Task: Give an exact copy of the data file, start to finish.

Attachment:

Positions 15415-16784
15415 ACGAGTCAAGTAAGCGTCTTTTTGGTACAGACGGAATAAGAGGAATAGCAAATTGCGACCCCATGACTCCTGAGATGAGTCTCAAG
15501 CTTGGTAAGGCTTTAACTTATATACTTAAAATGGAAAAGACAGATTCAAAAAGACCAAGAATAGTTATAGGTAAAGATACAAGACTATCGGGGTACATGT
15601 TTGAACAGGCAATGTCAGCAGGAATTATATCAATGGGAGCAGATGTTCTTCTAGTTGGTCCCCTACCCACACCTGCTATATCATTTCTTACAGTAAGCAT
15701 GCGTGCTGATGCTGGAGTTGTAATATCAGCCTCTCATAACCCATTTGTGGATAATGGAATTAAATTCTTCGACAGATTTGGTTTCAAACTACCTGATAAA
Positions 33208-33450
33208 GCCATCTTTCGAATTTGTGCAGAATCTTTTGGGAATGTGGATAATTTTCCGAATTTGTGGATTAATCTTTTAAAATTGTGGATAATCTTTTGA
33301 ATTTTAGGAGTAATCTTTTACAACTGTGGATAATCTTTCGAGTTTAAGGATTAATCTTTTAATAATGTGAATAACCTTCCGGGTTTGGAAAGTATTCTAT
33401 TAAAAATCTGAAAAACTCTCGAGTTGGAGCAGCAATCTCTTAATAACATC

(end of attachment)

Positions 15415-16784
15415 ACGAGTCAAGTAAGCGTCTTTTTGGTACAGACGGAATAAGAGGAATAGCAAATTGCGACCCCATGACTCCTGAGATGAGTCTCAAG
15501 CTTGGTAAGGCTTTAACTTATATACTTAAAATGGAAAAGACAGATTCAAAAAGACCAAGAATAGTTATAGGTAAAGATACAAGACTATCGGGGTACATGT
15601 TTGAACAGGCAATGTCAGCAGGAATTATATCAATGGGAGCAGATGTTCTTCTAGTTGGTCCCCTACCCACACCTGCTATATCATTTCTTACAGTAAGCAT
15701 GCGTGCTGATGCTGGAGTTGTAATATCAGCCTCTCATAACCCATTTGTGGATAATGGAATTAAATTCTTCGACAGATTTGGTTTCAAACTACCTGATAAA
Positions 33208-33450
33208 GCCATCTTTCGAATTTGTGCAGAATCTTTTGGGAATGTGGATAATTTTCCGAATTTGTGGATTAATCTTTTAAAATTGTGGATAATCTTTTGA
33301 ATTTTAGGAGTAATCTTTTACAACTGTGGATAATCTTTCGAGTTTAAGGATTAATCTTTTAATAATGTGAATAACCTTCCGGGTTTGGAAAGTATTCTAT
33401 TAAAAATCTGAAAAACTCTCGAGTTGGAGCAGCAATCTCTTAATAACATC